The bourgeois order also sees restricting the enjoyment of the best of national and international art and culture to the educated elite of society as legitimate. They are able to pay, through advertising, the price of their expensive productions, or to pay obscenely expensive admission tickets to the shows.

Is it not considered natural and logical that everything in society is structured so that the main attraction for gender relations is money and economic level, and that competition and the struggle for profit is the engine of progress at any level?

History records the existence of a supposed democracy with slaves in Greece, and today the capitalists have tried to appropriate the term as if it were unique to their socio-economic system. This is despite the fact that the word “capitalism” is almost the opposite of “democracy”, a term etymologically claimable only by “socialism”.

A CubaNews translation by Walter Lippmann.

More articles by:

Manuel E. Yepe is a lawyer, economist and journalist. He is a professor at the Higher Institute of International Relations in Havana.

Weekend Edition
January 18, 2019
Friday - Sunday
John Davis
“Weather Terrorism:” a National Emergency
Jeffrey St. Clair
Roaming Charges: Sometimes an Establishment Hack is Just What You Need
Louisa Willcox
Sky Bears, Earth Bears: Finding and Losing True North
Robert Fisk
Bernie Sanders, Israel and the Middle East
Robert Fantina
Pompeo, the U.S. and Iran
David Rosen
The Biden Band-Aid: Will Democrats Contain the Insurgency?
Nick Pemberton
Human Trafficking Should Be Illegal
Steve Early - Suzanne Gordon
Did Donald Get The Memo? Trump’s VA Secretary Denounces ‘Veteran as Victim’ Stereotyping
Andrew Levine
The Tulsi Gabbard Factor
John W. Whitehead
The Danger Within: Border Patrol is Turning America into a Constitution-Free Zone
Dana E. Abizaid
Kafka’s Grave: a Pilgrimage in Prague
Rebecca Lee
Punishment Through Humiliation: Justice For Sexual Assault Survivors
Dahr Jamail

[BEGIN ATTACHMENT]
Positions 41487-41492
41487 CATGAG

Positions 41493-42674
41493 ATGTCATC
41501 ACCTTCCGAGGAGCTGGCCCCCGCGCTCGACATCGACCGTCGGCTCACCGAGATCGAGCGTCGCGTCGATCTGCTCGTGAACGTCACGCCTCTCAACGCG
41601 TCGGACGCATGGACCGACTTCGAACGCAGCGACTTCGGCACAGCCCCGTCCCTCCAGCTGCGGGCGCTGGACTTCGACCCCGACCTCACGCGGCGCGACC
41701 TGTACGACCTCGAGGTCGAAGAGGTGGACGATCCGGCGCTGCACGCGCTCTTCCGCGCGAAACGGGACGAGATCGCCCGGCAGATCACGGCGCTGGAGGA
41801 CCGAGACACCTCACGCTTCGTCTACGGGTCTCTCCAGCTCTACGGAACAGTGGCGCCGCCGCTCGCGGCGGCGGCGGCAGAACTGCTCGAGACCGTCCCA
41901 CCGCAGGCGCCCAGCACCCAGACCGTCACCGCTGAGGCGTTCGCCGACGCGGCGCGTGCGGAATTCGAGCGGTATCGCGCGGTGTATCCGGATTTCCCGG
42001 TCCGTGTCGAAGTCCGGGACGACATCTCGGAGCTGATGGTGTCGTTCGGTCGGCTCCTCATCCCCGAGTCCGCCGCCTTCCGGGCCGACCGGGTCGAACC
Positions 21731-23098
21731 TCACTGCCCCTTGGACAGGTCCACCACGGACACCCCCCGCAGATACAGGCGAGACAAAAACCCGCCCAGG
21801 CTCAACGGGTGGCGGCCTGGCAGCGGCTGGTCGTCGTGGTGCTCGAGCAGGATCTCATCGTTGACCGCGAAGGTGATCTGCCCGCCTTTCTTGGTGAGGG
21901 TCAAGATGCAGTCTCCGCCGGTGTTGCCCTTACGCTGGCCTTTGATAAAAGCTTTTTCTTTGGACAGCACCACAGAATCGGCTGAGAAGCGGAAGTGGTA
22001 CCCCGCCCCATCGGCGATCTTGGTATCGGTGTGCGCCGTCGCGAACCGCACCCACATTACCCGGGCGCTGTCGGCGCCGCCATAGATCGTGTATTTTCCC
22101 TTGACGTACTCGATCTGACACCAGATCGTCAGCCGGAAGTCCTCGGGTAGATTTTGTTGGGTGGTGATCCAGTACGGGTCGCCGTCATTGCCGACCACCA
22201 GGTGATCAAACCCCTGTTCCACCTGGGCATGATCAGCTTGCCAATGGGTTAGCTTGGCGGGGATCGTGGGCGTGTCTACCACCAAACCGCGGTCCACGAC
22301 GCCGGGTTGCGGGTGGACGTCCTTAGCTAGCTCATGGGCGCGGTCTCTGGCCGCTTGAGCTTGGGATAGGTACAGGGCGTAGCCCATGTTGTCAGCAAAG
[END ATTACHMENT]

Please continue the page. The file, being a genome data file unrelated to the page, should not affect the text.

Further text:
A Planet in Crisis: The Heat’s On Us
John Feffer
Trump Punts on Syria: The Forever War is Far From Over
Dave Lindorff
Shut Down the War Machine!
Mark Ashwill
The Metamorphosis of International Students Into Honorary US Nationalists: a View from Viet Nam
Ramzy Baroud
The Moral Travesty of Israel Seeking Arab, Iranian Money for its Alleged Nakba
Ron Jacobs
Allen Ginsberg Takes a Trip
Jake Johnston
Haiti by the Numbers
Binoy Kampmark
No-Confidence Survivor: Theresa May and Brexit
Victor Grossman
Red Flowers for Rosa and Karl
Cesar Chelala
President Donald Trump’s “Magical Realism”
Christopher Brauchli
An Education in Fraud
Paul Bentley
The Death Penalty for Canada’s Foreign Policy?
David Swanson
Top 10 Reasons Not to Love NATO
Louis Proyect
Breaking the Left’s Gay Taboo
Kani Xulam
A Saudi Teen and Freedom’s Shining Moment
Ralph Nader
Bar Barr or Regret this Dictatorial Attorney General
Jessicah Pierre
A Dream Deferred: MLK’s Dream of Economic Justice is Far From Reality
Edward J. Martin
Glossip v. Gross, the Eighth Amendment and the Torture Court of the United States
Chuck Collins
Shutdown Expands the Ranks of the “Underwater Nation”
Paul Edwards
War Whores
Alycee Lane
Trump’s Federal Government Shutdown and Unpaid Dishwashers
Martha Rosenberg
New Questions About Ritual Slaughter as Belgium Bans the Practice
Wim Laven
The Annual Whitewashing of Martin Luther King Jr.
Nicky Reid
Panarchy as Full Spectrum Intersectionality
Jill Richardson
Hollywood’s Fat Shaming is Getting Old
Nyla Ali Khan
A Woman’s Wide Sphere of Influence Within Folklore and Social Practices
Richard Klin
Dial Israel: Amos Oz, 1939-2018
Graham Peebles
A Global Battle of Values and Ideals
David Rovics
Of Triggers and Bullets
Elliot Sperber
Eddie Spaghetti’s Alphabet
January 17, 2019
Stan Cox
That Green Growth at the Heart of the Green New Deal? It’s Malignant
David Schultz
Trump vs the Constitution: Why He Cannot Invoke the Emergencies Act to Build a Wall
Paul Cochrane
Europe’s Strategic Humanitarian Aid: Yemen vs. Syria
FacebookTwitterGoogle+RedditEmail